The study of art has long been a field for the elites. During the times of the Roman Empire, lessons for the crafts of sculpture, painting, and drawing were held exclusively for members of the highest classes. Most families were too poor to sustain themselves if a member were to dedicate time to producing art rather than earning profit with labor work. The opportunity to learn artistic skills was then a privilege, and remains as such today–but for some different reasons.
As most are aware, numerous factors in a person’s life are determined by access to money: travel, housing, recreation, and even study. Oftentimes, in order to even be considered for a salary-centric job, it’s almost certain that candidates will need a degree in higher education. But, we all know college doesn’t come cheap. The mean price tag for one year at a private institution in America comes in at about $31,231, leaving the average American family (that as of 2013 makes $52,250) allotting over half of their year-to-date income on the education of one child.
The logic behind spending such an exorbitant amount of money on a student’s education lies in its potential payback. With a Bachelor of Science in Nuclear Engineering, a graduate’s starting salary can be, on average, over $60,000. The top five highest paying jobs in the US are all within the medical field, so while the cost for such education can seem extreme, the payback on degree investment is arguably worthwhile.
Art degrees, essentially then, are usually only applicable to those who have a disposable income, or have the energy to work multiple jobs in order to sustain a living–either or. Nonetheless, the ambiguous, looming question that many art students question remains: “Am I going to profit off of my degree?”
The answer isn’t all that clear; the term “starving artist,” didn’t come out of nowhere, after all.
Personally, I’m a little too familiar with the not-so-funny euphemism. As a third-year student at Purchase College–a public New York State school recognized as one of the nation’s premier arts schools–I’m constantly surrounded by gaunt kids hoping to make it somewhere big with a paintbrush. The majority of my peers aren’t of the wealthy variety, and often resonate to Lorde’s 2013 hit “Royals”–like, yeah, let me live that fantasy, mom and dad. But, sadly, most students end up ripped of their dreams, unwillingly withdrawn from their schooling because of the financial demands that come with enrolling in art school.
Those matriculated into art programs face payments that students in other subject areas may never encounter. In addition to art-history textbooks, the culmination of a student’s studio space, supplies, and storage costs ultimately creates an additional tuition bill that many are unable to pay. Material costs for artistic practices will rack up, whether it is film and photo paper for the photography student or quality canvases and oil paints for the painter–or, both combined for the cross-disciplinary creative.
For reasons such as these, institutes like New York City’s Cooper Union have held a firm stance on educating artists in highly competitive, four-year programs free of charge–at least up until Fall of 2014. Students now receive half-tuition scholarships of $20,400 per year, rather than the full $40,800 the school used to grant.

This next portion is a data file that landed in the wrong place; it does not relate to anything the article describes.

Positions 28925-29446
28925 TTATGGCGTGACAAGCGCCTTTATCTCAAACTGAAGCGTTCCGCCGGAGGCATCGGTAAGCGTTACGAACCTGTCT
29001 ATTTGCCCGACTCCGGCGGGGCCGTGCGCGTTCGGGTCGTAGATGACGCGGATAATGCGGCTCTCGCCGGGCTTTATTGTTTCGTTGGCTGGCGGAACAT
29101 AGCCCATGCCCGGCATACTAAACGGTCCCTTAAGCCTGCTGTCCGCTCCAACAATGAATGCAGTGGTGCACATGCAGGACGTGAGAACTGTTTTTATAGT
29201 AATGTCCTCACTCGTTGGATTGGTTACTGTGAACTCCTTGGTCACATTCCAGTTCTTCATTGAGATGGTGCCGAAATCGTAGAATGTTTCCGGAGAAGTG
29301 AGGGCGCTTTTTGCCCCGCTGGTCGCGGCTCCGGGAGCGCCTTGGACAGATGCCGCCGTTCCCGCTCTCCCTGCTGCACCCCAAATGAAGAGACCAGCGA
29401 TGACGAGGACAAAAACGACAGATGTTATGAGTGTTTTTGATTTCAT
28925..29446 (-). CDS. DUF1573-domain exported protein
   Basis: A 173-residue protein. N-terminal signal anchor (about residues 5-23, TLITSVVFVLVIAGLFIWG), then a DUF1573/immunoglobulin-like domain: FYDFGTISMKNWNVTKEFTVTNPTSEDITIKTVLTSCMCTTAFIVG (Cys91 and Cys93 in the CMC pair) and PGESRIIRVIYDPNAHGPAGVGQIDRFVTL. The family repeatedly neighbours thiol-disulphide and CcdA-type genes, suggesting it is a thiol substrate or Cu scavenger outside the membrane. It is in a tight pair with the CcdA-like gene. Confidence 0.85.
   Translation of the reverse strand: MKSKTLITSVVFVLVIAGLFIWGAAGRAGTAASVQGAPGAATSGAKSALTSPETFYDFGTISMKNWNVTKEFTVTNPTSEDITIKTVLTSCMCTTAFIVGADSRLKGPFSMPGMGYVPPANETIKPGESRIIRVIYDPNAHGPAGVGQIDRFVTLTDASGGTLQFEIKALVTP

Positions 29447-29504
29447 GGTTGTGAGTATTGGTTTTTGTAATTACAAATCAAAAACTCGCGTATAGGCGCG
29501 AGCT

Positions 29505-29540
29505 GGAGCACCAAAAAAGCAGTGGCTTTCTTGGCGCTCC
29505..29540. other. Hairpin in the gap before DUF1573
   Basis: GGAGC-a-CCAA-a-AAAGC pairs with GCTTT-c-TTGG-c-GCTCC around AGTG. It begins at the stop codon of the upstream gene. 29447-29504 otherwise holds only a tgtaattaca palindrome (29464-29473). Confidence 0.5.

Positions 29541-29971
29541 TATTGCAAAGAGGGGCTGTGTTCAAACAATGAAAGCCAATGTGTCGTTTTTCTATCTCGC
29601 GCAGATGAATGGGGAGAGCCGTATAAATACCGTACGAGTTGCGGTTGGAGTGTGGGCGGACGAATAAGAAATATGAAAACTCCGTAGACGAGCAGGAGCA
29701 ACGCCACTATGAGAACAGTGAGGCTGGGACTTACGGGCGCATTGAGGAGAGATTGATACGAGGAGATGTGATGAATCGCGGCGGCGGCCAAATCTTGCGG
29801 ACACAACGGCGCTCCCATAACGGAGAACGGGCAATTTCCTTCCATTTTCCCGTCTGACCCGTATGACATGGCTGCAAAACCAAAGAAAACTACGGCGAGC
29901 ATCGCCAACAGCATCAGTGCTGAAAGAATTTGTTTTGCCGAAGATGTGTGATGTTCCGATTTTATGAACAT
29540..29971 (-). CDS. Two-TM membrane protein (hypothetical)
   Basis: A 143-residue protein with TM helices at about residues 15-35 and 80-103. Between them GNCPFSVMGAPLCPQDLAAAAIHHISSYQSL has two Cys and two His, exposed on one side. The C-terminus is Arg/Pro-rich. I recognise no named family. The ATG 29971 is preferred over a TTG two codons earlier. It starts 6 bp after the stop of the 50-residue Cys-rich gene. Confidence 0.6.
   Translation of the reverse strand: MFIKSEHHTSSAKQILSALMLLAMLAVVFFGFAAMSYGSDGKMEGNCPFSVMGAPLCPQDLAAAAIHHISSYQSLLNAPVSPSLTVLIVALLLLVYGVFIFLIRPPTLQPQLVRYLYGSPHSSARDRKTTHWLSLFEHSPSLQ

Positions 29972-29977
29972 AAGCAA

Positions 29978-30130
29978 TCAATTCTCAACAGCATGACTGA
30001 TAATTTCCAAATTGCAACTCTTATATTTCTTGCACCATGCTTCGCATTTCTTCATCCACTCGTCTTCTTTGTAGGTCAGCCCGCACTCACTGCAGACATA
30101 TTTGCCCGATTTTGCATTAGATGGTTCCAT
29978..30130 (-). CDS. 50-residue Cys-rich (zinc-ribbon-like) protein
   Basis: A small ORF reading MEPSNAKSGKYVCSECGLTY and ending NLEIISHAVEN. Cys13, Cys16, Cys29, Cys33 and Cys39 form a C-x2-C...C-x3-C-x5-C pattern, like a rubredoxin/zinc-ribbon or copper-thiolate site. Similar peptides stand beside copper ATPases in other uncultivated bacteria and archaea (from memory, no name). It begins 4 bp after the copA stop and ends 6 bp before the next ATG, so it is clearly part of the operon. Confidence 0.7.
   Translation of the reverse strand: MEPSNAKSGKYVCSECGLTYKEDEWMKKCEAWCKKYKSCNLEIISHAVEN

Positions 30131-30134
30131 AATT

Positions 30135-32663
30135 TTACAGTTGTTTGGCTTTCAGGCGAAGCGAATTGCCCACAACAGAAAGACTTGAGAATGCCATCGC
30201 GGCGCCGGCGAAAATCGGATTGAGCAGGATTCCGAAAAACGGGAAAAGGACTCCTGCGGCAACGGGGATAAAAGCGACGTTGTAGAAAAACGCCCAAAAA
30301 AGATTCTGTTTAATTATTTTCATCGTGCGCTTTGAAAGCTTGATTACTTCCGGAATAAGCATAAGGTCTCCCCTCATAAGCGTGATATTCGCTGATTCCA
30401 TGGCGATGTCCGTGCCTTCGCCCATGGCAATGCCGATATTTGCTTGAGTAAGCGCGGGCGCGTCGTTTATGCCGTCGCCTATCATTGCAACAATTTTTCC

Cooper Union is not the only administration cutting down its funding and scholarship offerings for its art-centric programs. The pattern is a nationwide crisis in academia. The concern that art school is only accessible to those who can afford it is best proven by the stifling tuition costs of many of the nation’s top institutes. Look at the $55,356 MFA students at Columbia University School of the Arts pay yearly, or even the $49,464 those over at the University of Southern California (USC) are subject to.
This past May at USC, it was that time of year for the graduating class to celebrate the end of their academic phase in life and transition on to the daunting world of adulthood. But, many of the grad students’ seats remained empty throughout the procession as the school’s graduating MFA students boycotted the ceremony. They stood in solidarity with their first-year classmates who announced they would be dropping out in response to a withdrawal of funding and curricular changes to their program.
Olivia Farigold, an Animation and Graphic Design duel major at Parsons School of Design, is fortunate enough to have been awarded a partial scholarship to aid her in her feat towards a Bachelor of Fine Arts (BFA) degree.
“I didn’t think I’d be able to go to art school,” Farigold tells BTR. “My parents haven’t always been supportive of my art, [nor did] they want me to go to college for it. They would’ve been happier if I studied economics, or something that brings in bank.”
Farigold goes on to tell me that although she was granted a large sum of money to attend the school of her dreams, she is still succumbing to the hands of mega loan giants like Sallie Mae. For this upcoming academic year, Farigold filed for a loan of almost $32,000 to satisfy the remainder of her bill and potential costs that’ll arise from her coursework.
“My biggest fear is that immediately after I graduate, I’ll be stuck without a job and an unmarketable degree,” Farigold divulges. “The last thing I want to deal with is the ‘I told you so(s)’ from all those who’ve told me art isn’t a viable career path.”
Farigold’s fears are legitimate. It’s expected that many people go through life purposefully avoiding a terrifying, uneasy routine wherein they aren’t drenched in student debt with little prospect of a prosperous life thereafter. When you’re an artist, this risk is almost unavoidable.
“We want more funding,” Farigold adds. “Art is the most beautiful thing on this planet and everyone should have the right to celebrate in its beauty–even if you’re dirt ass poor.”
Featured image courtesy of Sarah.